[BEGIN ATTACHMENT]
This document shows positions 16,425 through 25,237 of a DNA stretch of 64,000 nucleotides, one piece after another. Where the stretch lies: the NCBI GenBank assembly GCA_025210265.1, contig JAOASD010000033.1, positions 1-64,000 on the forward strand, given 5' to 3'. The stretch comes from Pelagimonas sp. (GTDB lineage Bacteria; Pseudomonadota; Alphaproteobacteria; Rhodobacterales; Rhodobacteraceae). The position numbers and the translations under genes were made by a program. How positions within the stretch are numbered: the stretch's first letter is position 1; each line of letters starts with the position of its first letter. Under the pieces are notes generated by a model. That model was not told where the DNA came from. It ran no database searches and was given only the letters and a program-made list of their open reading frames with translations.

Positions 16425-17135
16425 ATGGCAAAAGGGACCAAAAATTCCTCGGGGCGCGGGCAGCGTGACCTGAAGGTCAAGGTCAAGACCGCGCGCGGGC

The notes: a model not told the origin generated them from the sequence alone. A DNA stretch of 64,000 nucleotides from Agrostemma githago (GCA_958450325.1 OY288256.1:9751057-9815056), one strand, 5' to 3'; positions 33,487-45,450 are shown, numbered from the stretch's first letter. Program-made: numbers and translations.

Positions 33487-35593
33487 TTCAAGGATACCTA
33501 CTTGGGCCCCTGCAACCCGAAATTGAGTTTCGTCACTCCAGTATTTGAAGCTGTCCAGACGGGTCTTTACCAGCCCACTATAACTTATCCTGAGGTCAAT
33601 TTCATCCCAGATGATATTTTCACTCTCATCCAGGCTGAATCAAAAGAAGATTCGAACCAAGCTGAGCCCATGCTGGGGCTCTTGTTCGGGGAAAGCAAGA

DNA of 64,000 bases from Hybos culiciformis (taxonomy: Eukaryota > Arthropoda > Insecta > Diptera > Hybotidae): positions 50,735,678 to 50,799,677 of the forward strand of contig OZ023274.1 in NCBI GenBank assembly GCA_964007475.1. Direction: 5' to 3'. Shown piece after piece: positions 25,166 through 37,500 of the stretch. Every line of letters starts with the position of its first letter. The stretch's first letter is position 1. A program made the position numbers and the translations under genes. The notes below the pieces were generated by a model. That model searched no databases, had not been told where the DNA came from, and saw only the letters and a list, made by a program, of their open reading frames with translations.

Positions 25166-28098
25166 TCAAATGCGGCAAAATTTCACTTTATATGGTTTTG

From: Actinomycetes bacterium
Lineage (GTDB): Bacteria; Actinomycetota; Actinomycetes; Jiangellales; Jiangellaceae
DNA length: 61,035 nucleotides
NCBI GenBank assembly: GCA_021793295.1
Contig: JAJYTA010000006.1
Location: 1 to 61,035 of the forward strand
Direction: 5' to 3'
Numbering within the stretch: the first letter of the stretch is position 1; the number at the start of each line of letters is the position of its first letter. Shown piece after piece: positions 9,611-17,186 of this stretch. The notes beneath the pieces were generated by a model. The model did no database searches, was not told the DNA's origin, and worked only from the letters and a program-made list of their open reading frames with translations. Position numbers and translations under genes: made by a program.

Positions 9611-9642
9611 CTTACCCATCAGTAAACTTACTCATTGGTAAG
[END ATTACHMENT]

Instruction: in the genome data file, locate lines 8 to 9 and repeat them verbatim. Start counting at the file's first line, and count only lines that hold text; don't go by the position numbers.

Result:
33601 TTCATCCCAGATGATATTTTCACTCTCATCCAGGCTGAATCAAAAGAAGATTCGAACCAAGCTGAGCCCATGCTGGGGCTCTTGTTCGGGGAAAGCAAGA

DNA of 64,000 bases from Hybos culiciformis (taxonomy: Eukaryota > Arthropoda > Insecta > Diptera > Hybotidae): positions 50,735,678 to 50,799,677 of the forward strand of contig OZ023274.1 in NCBI GenBank assembly GCA_964007475.1. Direction: 5' to 3'. Shown piece after piece: positions 25,166 through 37,500 of the stretch. Every line of letters starts with the position of its first letter. The stretch's first letter is position 1. A program made the position numbers and the translations under genes. The notes below the pieces were generated by a model. That model searched no databases, had not been told where the DNA came from, and saw only the letters and a list, made by a program, of their open reading frames with translations.